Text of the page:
Marochko asserts that they had tried to regulate the situation without publicity and organize an exchange, but that Ukraine had, at the last minute, rejected this.

The allegations were promptly and uncritically repeated on TV Zvezda, a Russian channel connected with the Defence Ministry.

By June 28, wide media coverage of the BBC Russian Service’s revelations about contract soldier Ageyev’s capture forced the Russian Defence Ministry into denial mode. 

Moscow can rely upon the government-controlled media to ensure that their audience hear only ‘correct’ versions.  The problem was that here there were now two stories that largely contradicted each other.   

TV Rossiya 24, for example, reported the Defence Ministry’s denial that Ageyev had become a contract soldier after he finished military service which he could have only done as a Russian citizen.  It then goes on to repeat militant Vladyslav Deynego’s claim that “the Ukrainian Security Service are putting terrible pressure on Ageyev’s relatives in Luhansk” to come to Kyiv and say on camera that the captured man is Russian. 

Why would the SBU bother if Russia’s Defence Ministry has already confirmed that the 22-year-old is their citizen?

TV Zvezda  not only read out its denial in full, but even posted it on the screen for visual backup.  It too mentions the militants’ claim that the “abducted soldiers” (i.e. Ageyev and three others) are “LPR citizens”.

After posting the appeals from Ageyev’s mother and Vishnevsky, Novaya speaks of what it sees as discrepancies in the Ukrainian story as well and seems to give credence to its ‘sources’’ version about two men being tortured by Ukrainian soldiers before being killed.

There are some unexplained details – about how the allegedly Russian leader of the sabotage and reconnaissance unit was identified and why Ageyev has not himself been seen.  It is still difficult to understand why the version put forward by the LPR militants themselves is given credence when there are so many contradictions.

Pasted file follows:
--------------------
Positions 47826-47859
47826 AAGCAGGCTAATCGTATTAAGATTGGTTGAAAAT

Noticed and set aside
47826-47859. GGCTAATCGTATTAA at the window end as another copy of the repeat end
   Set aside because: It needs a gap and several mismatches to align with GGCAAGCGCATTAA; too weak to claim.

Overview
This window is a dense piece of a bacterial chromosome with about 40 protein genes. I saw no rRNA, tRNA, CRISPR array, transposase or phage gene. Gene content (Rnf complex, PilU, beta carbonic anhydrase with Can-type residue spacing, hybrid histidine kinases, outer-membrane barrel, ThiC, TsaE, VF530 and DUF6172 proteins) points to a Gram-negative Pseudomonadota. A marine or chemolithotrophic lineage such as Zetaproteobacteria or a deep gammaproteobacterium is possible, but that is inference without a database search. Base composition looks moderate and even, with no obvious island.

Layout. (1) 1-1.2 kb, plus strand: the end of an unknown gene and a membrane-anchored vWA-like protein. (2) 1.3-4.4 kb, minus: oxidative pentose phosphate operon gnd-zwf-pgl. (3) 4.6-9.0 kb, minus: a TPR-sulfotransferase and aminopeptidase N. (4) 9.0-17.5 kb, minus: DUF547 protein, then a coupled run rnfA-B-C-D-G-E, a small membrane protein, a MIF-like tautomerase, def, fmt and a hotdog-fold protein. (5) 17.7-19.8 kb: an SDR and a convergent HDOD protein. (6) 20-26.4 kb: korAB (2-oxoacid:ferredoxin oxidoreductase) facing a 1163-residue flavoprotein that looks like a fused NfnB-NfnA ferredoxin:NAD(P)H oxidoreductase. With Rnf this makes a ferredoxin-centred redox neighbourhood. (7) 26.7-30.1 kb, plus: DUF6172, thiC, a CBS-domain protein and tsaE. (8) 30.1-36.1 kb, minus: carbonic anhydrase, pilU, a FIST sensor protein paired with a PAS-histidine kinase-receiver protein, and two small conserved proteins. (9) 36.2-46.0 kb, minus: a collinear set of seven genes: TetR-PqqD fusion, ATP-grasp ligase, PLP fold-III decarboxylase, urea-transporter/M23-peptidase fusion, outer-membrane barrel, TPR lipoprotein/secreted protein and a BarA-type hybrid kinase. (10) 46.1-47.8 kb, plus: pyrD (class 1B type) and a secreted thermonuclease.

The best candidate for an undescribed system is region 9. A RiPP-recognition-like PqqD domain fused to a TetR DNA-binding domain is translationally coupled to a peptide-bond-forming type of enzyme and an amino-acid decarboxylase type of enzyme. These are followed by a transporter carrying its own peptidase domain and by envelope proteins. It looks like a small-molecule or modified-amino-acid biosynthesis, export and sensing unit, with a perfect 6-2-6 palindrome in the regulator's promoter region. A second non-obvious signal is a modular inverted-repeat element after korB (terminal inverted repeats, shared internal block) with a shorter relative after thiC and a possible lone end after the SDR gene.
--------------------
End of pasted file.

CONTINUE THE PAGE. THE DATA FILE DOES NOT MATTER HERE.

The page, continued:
Proof that the two men, including Alexander Shcherba, whom the Ukrainian Military say was Russia, were tortured before being killed would be of immense concern.  The allegations, however, come from the militants and cannot be independently verified.  The forensic examination reported with graphic images, which may or may not be linked to the confrontation, mentions a number of other injuries, which might suggest torture, but also multiple bullet wounds which would surely be more typical of the reported shootout.

Where and how the confrontation took place does not affect the key question of why a Russian contract soldier was involved in it.  That is what Russia cannot answer.


Yury Hrymchak, the Deputy Minister for issues involving occupied territory, has already said that Ageyev could form part of an exchange for Ukrainian political prisoners held in Russia.  As reported, this was what happened with the two military intelligence officers captured after killing a Ukrainian soldier in the Luhansk oblast two years ago.  They were eventually exchanged for Nadiya Savchenko. 

Russia had betrayed Yevgeny Yerofeyev and Alexander Alexandrov, just as it is betraying Ageyev, by denying any responsibility for their presence in Donbas.  Like them, Ageyev has taken part in Russia’s undeclared warfare on Ukrainian territory and knows too much for Moscow to risk not getting him safely back in Russia where there would be ample ways of making sure he doesn’t talk.  

See also: Russian contract soldier captured while fighting in Donbas. Russia denies everything